Right now, as you read this, somebody, somewhere, is planning a war": from its opening sentence, Smith's book demands the reader's attention. A professor of philosophy and the cofounder and director of the Institute for Cognitive Science and Evolutionary Psychology at the University of New England, Smith has written a stark study of human nature, examining how we are biologically wired to fight. The human need for war is based on two powerful evolutionary factors: an innate aggressiveness born of a need to fight for food, shelter and the right to breed, and the human craving to belong to a group. Dispelling illusions of the peaceful, noble savage, Smith discusses anthropological and archeological evidence of war, raids, terrorism and genocide between hunter-gatherer societies: mass graves of people executed by blows to the head; human bones scarred by butchering or with arrow and spear points lodged in them. Human settlement brought wars of conquest and industry devoted to making weapons. Now we attempt to disguise the facts of war with euphemisms like "target" (instead of person), "friendly fire" and "collateral damage." Smith's writing, reinforced by one grim example after another, is crisp and sobering, never blunting the fact that we are "our own worst enemy." (Aug.)
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"In The Most Dangerous Animal, David Livingstone Smith illuminates an exceedingly dark subject: humankind's deep-seated penchant for war. The result is a discerning, insightful, highly original, and very disturbing book."--Andrew J. Bacevich, author of The New American Militarism: How Americans Are Seduced by War."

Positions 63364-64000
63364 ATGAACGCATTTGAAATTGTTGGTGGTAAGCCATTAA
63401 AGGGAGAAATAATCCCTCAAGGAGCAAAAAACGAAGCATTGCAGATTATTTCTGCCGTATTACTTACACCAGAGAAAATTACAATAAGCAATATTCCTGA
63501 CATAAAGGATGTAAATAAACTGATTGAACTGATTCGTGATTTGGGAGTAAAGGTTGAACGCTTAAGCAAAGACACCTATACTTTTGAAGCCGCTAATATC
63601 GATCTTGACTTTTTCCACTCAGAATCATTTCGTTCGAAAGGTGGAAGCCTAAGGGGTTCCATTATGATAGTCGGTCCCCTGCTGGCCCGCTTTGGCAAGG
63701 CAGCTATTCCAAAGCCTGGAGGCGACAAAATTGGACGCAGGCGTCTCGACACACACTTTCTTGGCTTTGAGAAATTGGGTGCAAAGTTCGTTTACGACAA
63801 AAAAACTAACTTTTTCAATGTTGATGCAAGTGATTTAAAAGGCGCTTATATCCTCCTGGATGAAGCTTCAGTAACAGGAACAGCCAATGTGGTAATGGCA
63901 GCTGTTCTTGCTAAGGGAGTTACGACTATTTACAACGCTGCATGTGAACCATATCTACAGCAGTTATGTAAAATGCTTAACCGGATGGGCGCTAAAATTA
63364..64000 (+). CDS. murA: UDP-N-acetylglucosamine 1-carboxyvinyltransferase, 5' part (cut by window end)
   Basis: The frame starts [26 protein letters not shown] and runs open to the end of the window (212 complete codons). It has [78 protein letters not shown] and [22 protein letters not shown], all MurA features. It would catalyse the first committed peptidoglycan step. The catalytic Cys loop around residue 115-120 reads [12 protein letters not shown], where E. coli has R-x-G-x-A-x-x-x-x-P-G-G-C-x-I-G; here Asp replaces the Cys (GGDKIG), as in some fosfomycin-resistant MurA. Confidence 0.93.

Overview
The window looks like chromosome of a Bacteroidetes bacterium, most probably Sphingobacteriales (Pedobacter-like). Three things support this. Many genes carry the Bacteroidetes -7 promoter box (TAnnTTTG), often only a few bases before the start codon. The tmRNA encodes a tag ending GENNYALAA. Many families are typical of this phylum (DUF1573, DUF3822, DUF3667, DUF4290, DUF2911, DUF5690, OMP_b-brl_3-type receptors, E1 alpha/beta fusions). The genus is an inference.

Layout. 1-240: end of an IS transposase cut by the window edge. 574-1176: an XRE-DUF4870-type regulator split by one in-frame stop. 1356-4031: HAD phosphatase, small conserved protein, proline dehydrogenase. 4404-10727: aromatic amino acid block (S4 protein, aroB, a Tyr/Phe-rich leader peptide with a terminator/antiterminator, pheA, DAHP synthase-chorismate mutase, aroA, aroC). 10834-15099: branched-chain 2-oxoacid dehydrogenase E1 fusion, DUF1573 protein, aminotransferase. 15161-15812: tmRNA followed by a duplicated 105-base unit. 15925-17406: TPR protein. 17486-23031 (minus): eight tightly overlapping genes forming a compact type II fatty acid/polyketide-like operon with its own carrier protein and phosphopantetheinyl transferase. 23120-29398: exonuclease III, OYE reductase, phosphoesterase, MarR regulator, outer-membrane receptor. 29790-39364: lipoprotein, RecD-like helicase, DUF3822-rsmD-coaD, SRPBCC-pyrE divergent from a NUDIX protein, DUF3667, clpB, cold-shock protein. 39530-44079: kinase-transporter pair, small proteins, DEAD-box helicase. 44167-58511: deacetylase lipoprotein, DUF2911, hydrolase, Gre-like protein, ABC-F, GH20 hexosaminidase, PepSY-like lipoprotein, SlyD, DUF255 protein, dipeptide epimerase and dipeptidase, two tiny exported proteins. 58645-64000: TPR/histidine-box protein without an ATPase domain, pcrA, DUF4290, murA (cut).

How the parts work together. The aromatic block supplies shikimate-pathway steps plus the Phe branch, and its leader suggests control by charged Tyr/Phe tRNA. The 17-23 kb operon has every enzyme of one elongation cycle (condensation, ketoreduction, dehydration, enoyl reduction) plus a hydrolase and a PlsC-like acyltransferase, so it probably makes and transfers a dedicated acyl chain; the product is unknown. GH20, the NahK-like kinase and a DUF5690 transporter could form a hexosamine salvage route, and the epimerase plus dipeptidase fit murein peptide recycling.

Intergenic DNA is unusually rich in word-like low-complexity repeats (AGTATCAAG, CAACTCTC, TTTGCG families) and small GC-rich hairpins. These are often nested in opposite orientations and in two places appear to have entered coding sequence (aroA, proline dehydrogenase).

"This is a brilliant book. It weaves together a wealth of insights from science, history, literature, philosophy and contemporary affairs into an accessible, lucid, and cogently argued defense of the role of human nature in war."--Robert L. Holmes, Professor of Philosophy, University of Rochester, and author of On War and Morality
A very interesting read. However, at times the author seems to go off the beaten path, away from the subject of the book, quite a bit. Still worth checking out.Published 2 days ago by anthony whited
This book may be the first of its kind. It clearly looks at the phenomenon of war from internal, external, historical, and modern perspective. Read morePublished 1 month ago by MNishi
Came with a nice little note thanking me for purchasing the book and it was also in great condition!Published 6 months ago by Erica Cansino
This is an intelligent, philosophical look at war and the violence we humans do to each other. I must confess that I have not read the book in it's entirety ... Read morePublished 6 months ago by Rookiecookie
so we are hardwired to resort to war for the many benefits it brings us,
atheists are just as fanatical as their religious opponents when discussing life,
when you ignore... Read more
Well written, rich, evocative description and well argued. Meanders a bit at times. Greater command of research literature could strengthen argument. Read morePublished 14 months ago by Amazon Customer